Simpson had worshipped at the Islamic Community Center of Phoenix for about a decade, but he quit showing up over the past two or three months, the president of the mosque told The Associated Press.

In a statement released late Monday by Phoenix law firm Osborn Maledon, Simpson's family said it is "struggling to understand" what happened.

"We are sure many people in this country are curious to know if we had any idea of Elton's plans," the statement said. "To that we say, without question, we did not."

Terrorism expert Ben Venzke, who has been tracking terrorist groups for two decades, said jihadists have shifted their tactics to include not only major targets — like al-Qaida's attack on the World Trade Center — but also small ones that are more easily accessible.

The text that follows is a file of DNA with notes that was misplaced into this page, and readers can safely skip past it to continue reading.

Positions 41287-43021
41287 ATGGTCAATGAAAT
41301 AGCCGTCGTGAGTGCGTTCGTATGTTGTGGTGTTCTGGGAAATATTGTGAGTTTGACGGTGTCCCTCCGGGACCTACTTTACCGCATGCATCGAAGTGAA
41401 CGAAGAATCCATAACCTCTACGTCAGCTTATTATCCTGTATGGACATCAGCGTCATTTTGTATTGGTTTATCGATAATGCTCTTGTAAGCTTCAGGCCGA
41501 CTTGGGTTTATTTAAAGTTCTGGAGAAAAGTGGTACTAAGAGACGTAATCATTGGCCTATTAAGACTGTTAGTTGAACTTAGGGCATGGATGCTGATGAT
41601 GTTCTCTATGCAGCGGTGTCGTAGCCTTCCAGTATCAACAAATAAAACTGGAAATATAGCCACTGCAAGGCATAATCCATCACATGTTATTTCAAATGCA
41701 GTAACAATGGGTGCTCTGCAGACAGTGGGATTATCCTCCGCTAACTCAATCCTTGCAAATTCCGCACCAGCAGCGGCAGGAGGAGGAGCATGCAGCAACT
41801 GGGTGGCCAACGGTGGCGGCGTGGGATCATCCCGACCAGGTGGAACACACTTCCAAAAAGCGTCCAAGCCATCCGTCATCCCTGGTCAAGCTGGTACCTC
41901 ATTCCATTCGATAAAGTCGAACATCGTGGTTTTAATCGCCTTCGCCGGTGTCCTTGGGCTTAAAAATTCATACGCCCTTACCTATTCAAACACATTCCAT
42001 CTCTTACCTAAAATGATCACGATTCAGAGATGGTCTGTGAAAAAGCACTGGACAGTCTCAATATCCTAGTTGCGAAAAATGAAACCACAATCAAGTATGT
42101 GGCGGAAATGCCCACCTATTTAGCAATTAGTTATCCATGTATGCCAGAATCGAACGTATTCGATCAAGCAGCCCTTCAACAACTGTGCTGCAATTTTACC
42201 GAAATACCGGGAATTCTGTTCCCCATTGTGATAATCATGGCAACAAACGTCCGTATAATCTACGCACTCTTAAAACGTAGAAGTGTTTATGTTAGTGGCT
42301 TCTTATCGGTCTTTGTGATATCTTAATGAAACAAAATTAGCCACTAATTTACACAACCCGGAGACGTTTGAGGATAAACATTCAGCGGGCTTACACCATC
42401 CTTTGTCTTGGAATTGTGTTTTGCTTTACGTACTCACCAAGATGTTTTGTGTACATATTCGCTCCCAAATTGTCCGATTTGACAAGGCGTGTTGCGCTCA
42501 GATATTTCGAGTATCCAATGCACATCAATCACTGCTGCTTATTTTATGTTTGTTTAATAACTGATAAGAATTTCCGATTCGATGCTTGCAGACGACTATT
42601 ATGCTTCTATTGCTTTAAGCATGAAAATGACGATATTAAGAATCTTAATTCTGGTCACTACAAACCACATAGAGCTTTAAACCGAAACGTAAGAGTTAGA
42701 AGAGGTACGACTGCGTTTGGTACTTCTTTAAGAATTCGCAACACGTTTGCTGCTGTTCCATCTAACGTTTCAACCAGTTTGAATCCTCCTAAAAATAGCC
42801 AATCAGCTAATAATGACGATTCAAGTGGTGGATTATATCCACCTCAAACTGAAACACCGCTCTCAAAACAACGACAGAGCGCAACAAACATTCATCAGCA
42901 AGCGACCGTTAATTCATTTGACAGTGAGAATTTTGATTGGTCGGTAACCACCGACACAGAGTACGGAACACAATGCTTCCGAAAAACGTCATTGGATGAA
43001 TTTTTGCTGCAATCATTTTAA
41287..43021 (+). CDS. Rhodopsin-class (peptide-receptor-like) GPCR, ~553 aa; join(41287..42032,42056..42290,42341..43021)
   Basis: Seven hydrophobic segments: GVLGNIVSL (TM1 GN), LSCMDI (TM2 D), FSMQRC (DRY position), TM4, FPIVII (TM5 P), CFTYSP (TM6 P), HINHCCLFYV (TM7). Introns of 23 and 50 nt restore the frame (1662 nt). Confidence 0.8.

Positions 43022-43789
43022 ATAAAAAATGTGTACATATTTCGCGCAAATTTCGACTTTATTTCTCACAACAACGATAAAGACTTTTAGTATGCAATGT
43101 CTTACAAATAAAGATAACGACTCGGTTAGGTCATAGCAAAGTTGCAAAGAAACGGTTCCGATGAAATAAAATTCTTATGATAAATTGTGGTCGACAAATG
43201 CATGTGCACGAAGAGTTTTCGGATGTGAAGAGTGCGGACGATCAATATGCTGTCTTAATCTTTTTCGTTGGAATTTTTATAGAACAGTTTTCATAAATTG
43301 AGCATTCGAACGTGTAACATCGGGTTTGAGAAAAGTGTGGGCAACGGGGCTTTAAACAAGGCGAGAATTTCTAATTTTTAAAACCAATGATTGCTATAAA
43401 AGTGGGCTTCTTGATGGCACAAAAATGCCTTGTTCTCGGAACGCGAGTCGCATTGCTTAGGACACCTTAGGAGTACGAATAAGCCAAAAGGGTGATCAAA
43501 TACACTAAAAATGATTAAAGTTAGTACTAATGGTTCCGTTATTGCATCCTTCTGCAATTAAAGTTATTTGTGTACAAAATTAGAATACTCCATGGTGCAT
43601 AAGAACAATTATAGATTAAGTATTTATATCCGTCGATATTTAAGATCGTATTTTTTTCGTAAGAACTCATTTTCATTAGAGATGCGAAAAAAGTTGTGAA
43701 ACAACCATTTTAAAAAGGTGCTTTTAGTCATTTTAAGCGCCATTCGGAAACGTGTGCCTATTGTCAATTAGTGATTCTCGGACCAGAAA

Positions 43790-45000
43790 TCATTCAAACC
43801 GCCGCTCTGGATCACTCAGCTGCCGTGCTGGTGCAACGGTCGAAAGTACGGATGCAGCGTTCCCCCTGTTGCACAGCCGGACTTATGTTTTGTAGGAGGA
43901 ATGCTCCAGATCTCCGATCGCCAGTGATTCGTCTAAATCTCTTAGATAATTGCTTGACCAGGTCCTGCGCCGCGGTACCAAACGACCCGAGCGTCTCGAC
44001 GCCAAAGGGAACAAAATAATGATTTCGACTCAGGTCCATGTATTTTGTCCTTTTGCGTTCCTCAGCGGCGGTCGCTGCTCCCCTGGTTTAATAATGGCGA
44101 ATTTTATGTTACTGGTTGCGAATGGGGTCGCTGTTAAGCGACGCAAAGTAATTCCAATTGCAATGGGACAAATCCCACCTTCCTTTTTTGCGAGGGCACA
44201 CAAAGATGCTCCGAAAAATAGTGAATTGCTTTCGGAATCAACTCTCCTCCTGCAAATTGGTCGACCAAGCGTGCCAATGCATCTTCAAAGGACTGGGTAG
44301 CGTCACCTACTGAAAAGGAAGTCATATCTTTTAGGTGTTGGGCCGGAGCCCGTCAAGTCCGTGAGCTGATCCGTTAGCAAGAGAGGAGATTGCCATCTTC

In December, for instance, Man Monis, an Iranian-born, self-styled cleric with a long criminal history, took 18 people hostage inside a Sydney cafe, forced them to hold up a flag bearing the Islamic declaration of faith and demanded he be delivered a flag of the Islamic State group. Monis and two hostages were killed.

"The debate after 9/11 was whether too many resources were being focused on New York, Washington and not in the small towns. Now that's very much a real issue because of the volumes of recruitment being done by the Islamic state throughout the United States, Europe, and Canada," Venzke said. "So attacks on the coffee shop, the small events like in Australia, those are the kinds of things that we're going to be seeing more of in the future unfortunately."